Another issue: how the user compiles can affect whether the .config is placed in /etc/kernels. I had been using genkernel throughout building my kernels on a new box. My first build was to get a Gentoo operating system up and running, and then the second phase is to modify the kernel per this wiki and compile for zen. I successfully compiled and the appropriate /boot/xen... files were staged, so I'm certain I only used genkernal throughout. Yet, I have a discrepancy: my /etc/kernels/kernel-config-x86_64-4.4.26-gentoo has a time stamp of Nov 11 03:10, whereas my /usr/src/linux/.config has a time stamp of Nov 12 13:39 and my /boot/xen.gz has a time stamp of Nov 12 16:42. So something is amiss and the bottom line is the my .config that has all the XEN settings only exists under /usr/src/linux, whereas the /etc/kernels/kernel-config-x86_64-4.4.26-gentoo does not -- this causes GRUB2 not to trigger the XEN build. It's a trap and I'm not sure of the causes, but I thought I'd bring it up here as the documentation might warn users. Ideally shouldn't the timestamps for a build be the same or very close for /etc/kernels/kernel-config..., /usr/src/linux/.config, and the XEN files under /boot? In my case they clearly are not, so I've done something I'm not aware of which instructions here might caution me about. Again, I'm certain I've only been using genkernel as I do not remember setting any deploy flags or copying anything over to /boot.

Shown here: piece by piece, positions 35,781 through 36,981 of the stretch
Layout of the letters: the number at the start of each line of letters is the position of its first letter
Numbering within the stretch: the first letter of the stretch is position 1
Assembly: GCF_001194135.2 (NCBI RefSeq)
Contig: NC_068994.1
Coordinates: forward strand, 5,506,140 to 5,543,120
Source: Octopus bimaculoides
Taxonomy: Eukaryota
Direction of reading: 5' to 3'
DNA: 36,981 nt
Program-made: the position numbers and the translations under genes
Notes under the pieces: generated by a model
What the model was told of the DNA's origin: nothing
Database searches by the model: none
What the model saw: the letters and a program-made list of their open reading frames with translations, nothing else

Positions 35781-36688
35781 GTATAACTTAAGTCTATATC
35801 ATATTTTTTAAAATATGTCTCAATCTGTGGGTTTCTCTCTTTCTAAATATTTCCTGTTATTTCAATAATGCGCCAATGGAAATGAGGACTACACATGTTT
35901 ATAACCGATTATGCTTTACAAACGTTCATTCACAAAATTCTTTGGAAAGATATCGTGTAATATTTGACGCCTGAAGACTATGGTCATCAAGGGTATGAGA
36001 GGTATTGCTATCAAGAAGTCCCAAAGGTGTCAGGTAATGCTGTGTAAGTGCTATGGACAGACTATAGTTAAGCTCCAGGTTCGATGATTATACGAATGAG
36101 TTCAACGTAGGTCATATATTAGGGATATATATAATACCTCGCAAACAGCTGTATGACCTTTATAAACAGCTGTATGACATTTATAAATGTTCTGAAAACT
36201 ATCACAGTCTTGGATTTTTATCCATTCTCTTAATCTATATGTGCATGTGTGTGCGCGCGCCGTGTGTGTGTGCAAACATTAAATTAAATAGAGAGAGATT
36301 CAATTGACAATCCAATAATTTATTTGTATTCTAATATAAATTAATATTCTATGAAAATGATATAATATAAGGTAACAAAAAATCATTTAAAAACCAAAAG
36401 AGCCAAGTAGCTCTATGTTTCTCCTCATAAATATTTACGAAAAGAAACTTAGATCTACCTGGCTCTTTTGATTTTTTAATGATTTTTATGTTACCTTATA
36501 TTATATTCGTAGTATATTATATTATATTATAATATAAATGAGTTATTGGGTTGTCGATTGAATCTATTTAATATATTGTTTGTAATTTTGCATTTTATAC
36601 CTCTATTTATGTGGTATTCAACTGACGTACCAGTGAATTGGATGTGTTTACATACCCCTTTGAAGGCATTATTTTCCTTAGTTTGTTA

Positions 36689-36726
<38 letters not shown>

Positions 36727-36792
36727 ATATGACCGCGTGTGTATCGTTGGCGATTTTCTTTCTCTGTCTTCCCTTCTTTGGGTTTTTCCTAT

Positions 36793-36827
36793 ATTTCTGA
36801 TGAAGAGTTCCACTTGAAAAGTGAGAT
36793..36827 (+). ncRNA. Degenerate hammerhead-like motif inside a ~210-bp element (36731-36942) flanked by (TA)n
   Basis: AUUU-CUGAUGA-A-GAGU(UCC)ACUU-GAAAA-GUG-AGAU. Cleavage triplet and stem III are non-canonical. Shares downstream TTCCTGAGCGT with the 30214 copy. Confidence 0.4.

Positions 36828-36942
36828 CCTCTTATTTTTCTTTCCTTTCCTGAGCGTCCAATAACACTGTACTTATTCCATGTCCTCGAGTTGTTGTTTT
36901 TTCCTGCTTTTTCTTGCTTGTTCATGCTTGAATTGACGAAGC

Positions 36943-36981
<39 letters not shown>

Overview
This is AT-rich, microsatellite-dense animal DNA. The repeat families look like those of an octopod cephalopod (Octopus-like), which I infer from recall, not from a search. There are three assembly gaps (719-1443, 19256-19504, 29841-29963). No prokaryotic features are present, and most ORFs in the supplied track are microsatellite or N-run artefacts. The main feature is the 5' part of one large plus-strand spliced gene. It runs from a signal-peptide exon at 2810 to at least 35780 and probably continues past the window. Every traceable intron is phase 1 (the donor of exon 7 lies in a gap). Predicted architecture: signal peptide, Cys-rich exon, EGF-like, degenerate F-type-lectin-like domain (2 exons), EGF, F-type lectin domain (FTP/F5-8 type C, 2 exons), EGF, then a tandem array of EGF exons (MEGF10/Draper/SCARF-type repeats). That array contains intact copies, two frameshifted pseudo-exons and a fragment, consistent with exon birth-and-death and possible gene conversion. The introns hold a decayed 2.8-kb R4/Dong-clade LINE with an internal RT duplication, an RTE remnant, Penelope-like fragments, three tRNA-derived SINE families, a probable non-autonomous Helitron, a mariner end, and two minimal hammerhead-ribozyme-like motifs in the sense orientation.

You're correct in asserting that the GRUB_PLATFORM should have the xen (or xen-32) value set for those wishing to boot to Xen using GRUB2. I can update this.
As for the other issue, I'm not sure I understand what you're trying to explain. I haven't had an excuse to use xen yet. Also, please remember to sign your comments on discussion pages. Kind regards, --Maffblaster (talk) 06:11, 31 December 2016 (UTC)

grub2-mkconfig

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Is the command "grub2-mkconfig" obsolete now given that grub is slotted? The current version references " grub2-mkconfig " when it probably should reference "grub-mkconfig".

Hi Jlpoole . Yes, grub2-mkconfig is now obsolete; replaced by grub-mkconfig. There's an enews item regarding the update on 2016-08-11. Gentoo users should read enews before doing system upgrades. Please update any locations still using the old command. Kind regards, --Maffblaster (talk) 17:52, 14 November 2016 (UTC)

USE FLAG "efi" for app-emulation/xen

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The comment for app-emulation/xen's use flag "efi" is:

   Adds efi boot support, requires LDFLAG -melf_x86_64 for amd64